NASA Makes Hot Electronics Cooler

In the world of electronics, thermal control is always one of the limiting factors, particularly in space, where there is no air to help cool down electronic components. Jeffrey Didion, a thermal engineer at NASA’s Goddard Space Flight Center in Greenbelt, MD, and Dr. Jamal Seyed-Yagoobi, a professor at the Illinois Institute of Technology in Chicago, have developed a technology that may overcome current limitations. Called electrohydrodynamic (EHD)-based thermal control, the technology promises to make it easier and more efficient to remove heat from small spaces — a particular challenge for engineers building advanced space instruments and microprocessors that could fail if the heat they generate is not removed.

The prototype pump that incorporates the electrohydrodynamic (EHD)- based thermal control technology. (NASA)
The main objective of the EHD demonstration is to show that a prototype pump can withstand the extreme launch loads as the rocket lifts off and hurtles toward space. Should it survive the vibration, the technology will have achieved a major milestone in its development. It will mean that it is at or near operational status, making it a viable technology for use on spaceflight instruments. This could include everything from sensors flown in space to those used in automobiles and aircraft.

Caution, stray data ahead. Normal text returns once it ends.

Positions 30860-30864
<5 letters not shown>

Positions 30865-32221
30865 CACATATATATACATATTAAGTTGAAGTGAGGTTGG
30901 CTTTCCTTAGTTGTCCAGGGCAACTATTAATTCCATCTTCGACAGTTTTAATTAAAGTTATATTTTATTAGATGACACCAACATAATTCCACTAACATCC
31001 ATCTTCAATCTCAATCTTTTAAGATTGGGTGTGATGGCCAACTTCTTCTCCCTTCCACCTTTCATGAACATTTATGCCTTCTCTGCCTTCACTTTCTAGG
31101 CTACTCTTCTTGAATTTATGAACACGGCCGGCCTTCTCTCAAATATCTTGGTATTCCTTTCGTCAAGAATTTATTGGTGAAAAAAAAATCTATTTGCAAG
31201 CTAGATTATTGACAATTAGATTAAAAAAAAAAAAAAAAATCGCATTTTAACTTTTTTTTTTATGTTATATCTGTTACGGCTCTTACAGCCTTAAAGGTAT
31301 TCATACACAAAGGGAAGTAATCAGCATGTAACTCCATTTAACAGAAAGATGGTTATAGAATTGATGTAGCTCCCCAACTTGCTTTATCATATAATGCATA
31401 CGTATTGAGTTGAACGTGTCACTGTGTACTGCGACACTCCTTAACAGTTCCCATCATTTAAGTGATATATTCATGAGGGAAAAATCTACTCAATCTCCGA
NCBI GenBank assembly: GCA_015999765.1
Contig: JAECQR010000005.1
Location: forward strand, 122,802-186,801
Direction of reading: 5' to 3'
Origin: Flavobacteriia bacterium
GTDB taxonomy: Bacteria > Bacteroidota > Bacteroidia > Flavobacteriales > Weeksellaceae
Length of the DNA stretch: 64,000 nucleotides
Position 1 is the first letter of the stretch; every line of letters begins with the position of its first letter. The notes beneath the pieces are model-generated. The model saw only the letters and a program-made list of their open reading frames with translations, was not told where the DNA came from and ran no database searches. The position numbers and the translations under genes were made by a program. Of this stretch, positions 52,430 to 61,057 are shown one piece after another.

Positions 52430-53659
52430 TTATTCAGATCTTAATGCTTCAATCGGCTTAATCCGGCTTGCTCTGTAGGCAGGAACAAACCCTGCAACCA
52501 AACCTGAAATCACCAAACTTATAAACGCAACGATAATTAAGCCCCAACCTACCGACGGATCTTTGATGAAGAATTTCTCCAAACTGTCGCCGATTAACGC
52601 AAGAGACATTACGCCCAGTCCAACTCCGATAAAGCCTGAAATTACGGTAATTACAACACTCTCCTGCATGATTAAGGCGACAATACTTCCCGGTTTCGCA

Unlike current technologies used by instrument and component developers, EHD does not rely on mechanical pumps and other moving parts. Instead, it uses electric fields to pump coolant through tiny ducts inside a thermal cold plate. From there, the waste heat is dumped onto a radiator and dispersed far from heat-sensitive circuitry that must operate within certain temperature ranges. Without mechanical parts, the system is lighter and consumes less power (roughly half a Watt). The system can be scaled to different sizes including lab-on-achip devices.

For more information, visit www.nasa.gov/topics/technology/ features/thermal-control-tech.html.

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